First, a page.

Practise, practise, practise
‘Initially you feel like it’s a waste of time to meditate. But when you stick at it, it weirdly makes you more efficient and focused,’ explains my friend Alicia the following day, when I express reservations about whether I can genuinely schedule mindfulness into my already overburdened life.
I’m finding myself begrudging the time I have to sacrifice in order to mentally scan my body in ‘a posture that is dignified’ before breakfast, when I could be clearing the 20 new emails in my inbox, doing an online shop or addressing the mountain of unwashed clothes. Then there are the logistics of trying to find a corner of solace in which to meditate (aside from my usual hideout – the loo!) in which to channel my Zen in a house brimming with people.
Ruth Whippman, mother and author of The Pursuit Of Happiness And Why It’s Making Us Anxious, agrees. ‘The pressure to be constantly focused on the present moment without ever switching off can actually become just another thing for mothers to feel guilty about,’ she says.
I discover the practice of fully ‘being’ with my children when I’m with them is a minefield. Rather than blowing raspberries at the baby while he happily pulls apart my desk, as usual, I find myself freaking out about the best way to pass time meaningfully with a seven-month-old, until I find myself questioning everything we do together, and why.
It also means I spend hours in the evening catching up on work. It’s nearly midnight by the time I fish out my meditation CD, which promises to be ‘as effective as antidepressants, with none of the downsides’. What I really want to do is spend a few minutes scrolling through Instagram while my brain turns to mush.
Instead, I slip into the living room and press play on the laptop before spending several minutes splayed on my back on the floor feeling slightly uncomfortable. Finally, I begin to relax as I focus on all the things I’m grateful for, rather than the all-consuming question of whether or not we should move to the country to save the kids from lung disease. I realise I’m beginning to actually enjoy the sensation of my body relaxing until I’m suddenly interrupted by the sudden need to grab a towel as my dutifully relaxed boobs start to lactate. Moment shattered.
The perfection trap
‘Just stop trying to be perfect!’ says my mother, who is putting the world to rights with a friend over a midday glass of wine. I arrive at her house in tears two days into my new regime, wailing, ‘It’s just too muuuch!’ (which admittedly has become something of a regular in the past few months).
I’m exhausted from having to leave the house almost an hour earlier each morning so I can properly interact with my children on the school run without rushing them. One of them wanted to scoot backwards while the other insisted on pushing the baby in the buggy across several busy roads. ‘It’s just not my thing,’ I sigh. ‘I’m too bossy, and too weak.’
My mum’s friend nods, sympathetically: ‘I had three under five. I know just how you feel darling, it’s terribly hard’. ‘How did you cope?’ I ask. ‘A nanny and Prozac.’ I’m pretty sure she’s not joking. Perhaps that really is the crux of it: you do what you have to do to survive.
Five days into mindful mothering, I’ve had a bit of an epiphany. The problem with mindfulness is that it’s all about looking inside you for the solution: introspection. Whereas the moments that are truly joy-bringing, genuinely life-affirming – the moments I think of when I’m remembering what makes me feel grateful – are those spent with my friends, my kids and my husband.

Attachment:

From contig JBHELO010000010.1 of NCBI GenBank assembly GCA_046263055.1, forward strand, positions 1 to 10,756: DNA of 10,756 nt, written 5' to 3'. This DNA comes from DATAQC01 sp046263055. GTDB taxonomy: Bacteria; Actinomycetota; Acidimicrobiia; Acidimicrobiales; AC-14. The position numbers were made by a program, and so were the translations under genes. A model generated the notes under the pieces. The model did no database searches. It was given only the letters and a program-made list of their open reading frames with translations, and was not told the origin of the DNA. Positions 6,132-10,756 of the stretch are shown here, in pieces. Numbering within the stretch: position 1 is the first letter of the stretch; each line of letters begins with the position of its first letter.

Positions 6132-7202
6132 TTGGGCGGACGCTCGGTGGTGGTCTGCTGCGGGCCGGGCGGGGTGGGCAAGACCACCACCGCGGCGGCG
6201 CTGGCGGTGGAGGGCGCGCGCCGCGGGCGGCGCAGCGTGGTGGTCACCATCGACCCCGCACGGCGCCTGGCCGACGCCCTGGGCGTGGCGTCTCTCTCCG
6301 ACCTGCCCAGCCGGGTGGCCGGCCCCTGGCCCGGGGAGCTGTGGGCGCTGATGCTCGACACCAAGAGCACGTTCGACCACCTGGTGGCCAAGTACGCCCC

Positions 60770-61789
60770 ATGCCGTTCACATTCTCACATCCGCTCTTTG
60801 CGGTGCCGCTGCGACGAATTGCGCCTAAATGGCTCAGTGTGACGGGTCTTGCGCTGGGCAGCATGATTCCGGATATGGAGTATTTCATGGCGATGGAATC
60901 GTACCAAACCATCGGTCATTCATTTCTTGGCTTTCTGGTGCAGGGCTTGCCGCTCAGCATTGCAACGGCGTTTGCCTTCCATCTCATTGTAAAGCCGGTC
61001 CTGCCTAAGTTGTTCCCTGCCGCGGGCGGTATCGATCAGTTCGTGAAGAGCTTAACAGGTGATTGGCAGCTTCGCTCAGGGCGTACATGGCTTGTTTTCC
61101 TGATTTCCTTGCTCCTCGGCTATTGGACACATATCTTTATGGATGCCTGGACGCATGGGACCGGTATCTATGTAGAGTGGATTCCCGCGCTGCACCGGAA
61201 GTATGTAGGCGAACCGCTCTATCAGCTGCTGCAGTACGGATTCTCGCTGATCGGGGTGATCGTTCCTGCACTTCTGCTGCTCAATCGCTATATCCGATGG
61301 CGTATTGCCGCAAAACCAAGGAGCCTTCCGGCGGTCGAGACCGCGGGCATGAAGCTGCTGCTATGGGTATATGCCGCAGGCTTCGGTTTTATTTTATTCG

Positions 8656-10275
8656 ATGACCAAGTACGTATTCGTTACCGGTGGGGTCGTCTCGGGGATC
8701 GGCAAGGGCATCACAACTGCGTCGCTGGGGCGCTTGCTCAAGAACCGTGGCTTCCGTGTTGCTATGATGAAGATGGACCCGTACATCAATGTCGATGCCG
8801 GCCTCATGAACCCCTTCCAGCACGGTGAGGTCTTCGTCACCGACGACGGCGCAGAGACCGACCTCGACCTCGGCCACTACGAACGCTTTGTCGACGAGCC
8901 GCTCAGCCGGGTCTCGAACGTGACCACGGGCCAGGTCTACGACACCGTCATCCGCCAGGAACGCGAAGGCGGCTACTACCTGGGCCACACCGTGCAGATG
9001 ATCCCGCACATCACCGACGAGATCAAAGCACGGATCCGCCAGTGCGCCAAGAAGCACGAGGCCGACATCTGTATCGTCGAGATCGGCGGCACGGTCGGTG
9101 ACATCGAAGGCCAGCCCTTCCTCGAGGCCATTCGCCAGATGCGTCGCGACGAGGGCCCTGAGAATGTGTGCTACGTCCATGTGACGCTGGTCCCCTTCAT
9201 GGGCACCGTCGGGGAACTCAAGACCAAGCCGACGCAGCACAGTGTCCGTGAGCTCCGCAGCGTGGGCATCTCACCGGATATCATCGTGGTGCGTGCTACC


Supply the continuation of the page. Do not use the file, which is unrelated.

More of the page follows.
The five minutes gossiping with other mums at the school gate, or nattering on the phone as I attempt to spoon mouthfuls of horribly un-gourmet meals into the baby, or hearing my kids falling about laughing when one of them does a loud fart at the dinner table. It’s not Zen, but it is good.
For sure, the process of stepping away from my situation in order to see what is happening, what I want, and what I’m prepared to sacrifice to achieve it, has given me food for thought. And I can totally see why mindfulness works for some people, but the overriding thought for me is whatever happened to muddling along? What happened to survival? For one thing, I genuinely don’t know how to parent three young kids without occasionally reverting to bribery.
One of the big markers of the millennial generation is that we have very high standards. We know there’s a big shiny world out there, we know there’s a hell of a lot of competition, and we want our piece. We are also desperate to be happy – really happy, – as well as fulfilled. We’re also adept at troubleshooting. The problem when you become a parent is that you can’t troubleshoot a child.
It’s also really difficult to feel blissfully happy and fulfilled when you’re sleep-deprived, persistently undermined and never more than 30 minutes away from another human’s excrement. Step into any bookshop and a wall of parenting books, offering totally contradictory advice, will claim to hold the key to perfect parenting.
But the truth is, as any parent who has googled ‘When will my six-week-old baby sleep through the night?’ at 4am, while weeping, will know: it doesn’t work like that. Being a mother is amazing and brilliant, and it’s also utterly exhausting and mind-bending. It’s always been that way, and always will be. Rather than constantly seeking the best possible outcome, surely the only sensible response is to shrug your shoulders, roll with the punches and wait for tomorrow.
‘So how did you do it?’ I ask my mum, a single parent who returned to work as a teacher when I was just three months old. It’s the end of my experiment, and I’m pretty sure mindfulness just isn’t me. ‘Well darling, I just got on with it because I had to,’ she shrugs casually. ‘I think the trick is to care less. Who wants to be perfect anyway?’
And in that very moment, she nailed it. From now on, I’ll be aiming for mediocre.